I really feel for those that were harder hit. And I really hope that this is not an indication of what we should expect over the coming months.



posted on Apr, 28 2011 @ 01:27 PM
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I thought this was interesting and pertinent to the thread, and note some things you might not normally think of in the "Beware of Hazards" section:


Tornado Damage: What to Do After the Storm


First, make sure the tornado or tornadoes are truly gone. Stay tuned to The Weather Channel, your local television or radio station, or NOAA weather radio to get the latest emergency information.

How to Help the Injured
* Help injured or trapped persons by administering first aid
* Call 911 as soon as possible if there are life-threatening injuries.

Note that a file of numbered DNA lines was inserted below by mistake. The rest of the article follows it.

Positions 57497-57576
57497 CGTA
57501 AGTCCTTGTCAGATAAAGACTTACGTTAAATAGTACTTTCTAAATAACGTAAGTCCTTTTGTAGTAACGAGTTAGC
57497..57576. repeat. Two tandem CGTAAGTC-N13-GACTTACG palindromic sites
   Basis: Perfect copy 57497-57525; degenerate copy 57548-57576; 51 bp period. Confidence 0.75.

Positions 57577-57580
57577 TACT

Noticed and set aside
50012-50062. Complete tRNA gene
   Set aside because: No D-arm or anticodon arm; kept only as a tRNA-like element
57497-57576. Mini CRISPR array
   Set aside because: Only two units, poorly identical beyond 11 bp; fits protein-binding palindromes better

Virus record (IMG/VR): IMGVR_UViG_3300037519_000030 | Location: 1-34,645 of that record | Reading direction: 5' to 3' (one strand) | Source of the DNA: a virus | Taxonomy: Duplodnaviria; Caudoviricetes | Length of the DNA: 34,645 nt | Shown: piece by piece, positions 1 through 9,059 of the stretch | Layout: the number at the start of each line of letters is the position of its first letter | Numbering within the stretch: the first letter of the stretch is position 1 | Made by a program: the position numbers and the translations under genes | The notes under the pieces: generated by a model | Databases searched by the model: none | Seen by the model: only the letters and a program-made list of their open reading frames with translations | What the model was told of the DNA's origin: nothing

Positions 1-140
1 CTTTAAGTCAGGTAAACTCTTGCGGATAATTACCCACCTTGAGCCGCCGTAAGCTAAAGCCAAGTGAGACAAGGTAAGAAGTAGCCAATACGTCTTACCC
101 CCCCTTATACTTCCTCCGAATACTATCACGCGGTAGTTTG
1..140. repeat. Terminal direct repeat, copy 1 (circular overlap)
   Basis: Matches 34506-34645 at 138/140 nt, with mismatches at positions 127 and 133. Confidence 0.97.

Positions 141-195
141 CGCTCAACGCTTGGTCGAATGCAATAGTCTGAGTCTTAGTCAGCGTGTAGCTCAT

Beware of Hazards
* Stay away from downed power lines; report them to your utility company.
* Stay away from damaged buildings until inspectors have given you the green light.
* If there is flooding, watch for snakes and other animals forced into your home from rising waters.
* Evacuate if you smell fumes or gas and notify emergency personnel.
* To prevent fires, use flashlights, not candles, when you check for electricity after a tornado.
* If your home has been spared from damage, keep children and pets inside.
* If pets must be walked outside, keep them on a leash. Learn more tips for keeping your pet safe during emergencies.


Repairing the Damage
* Wear sturdy shoes and protective clothing as you begin cleaning.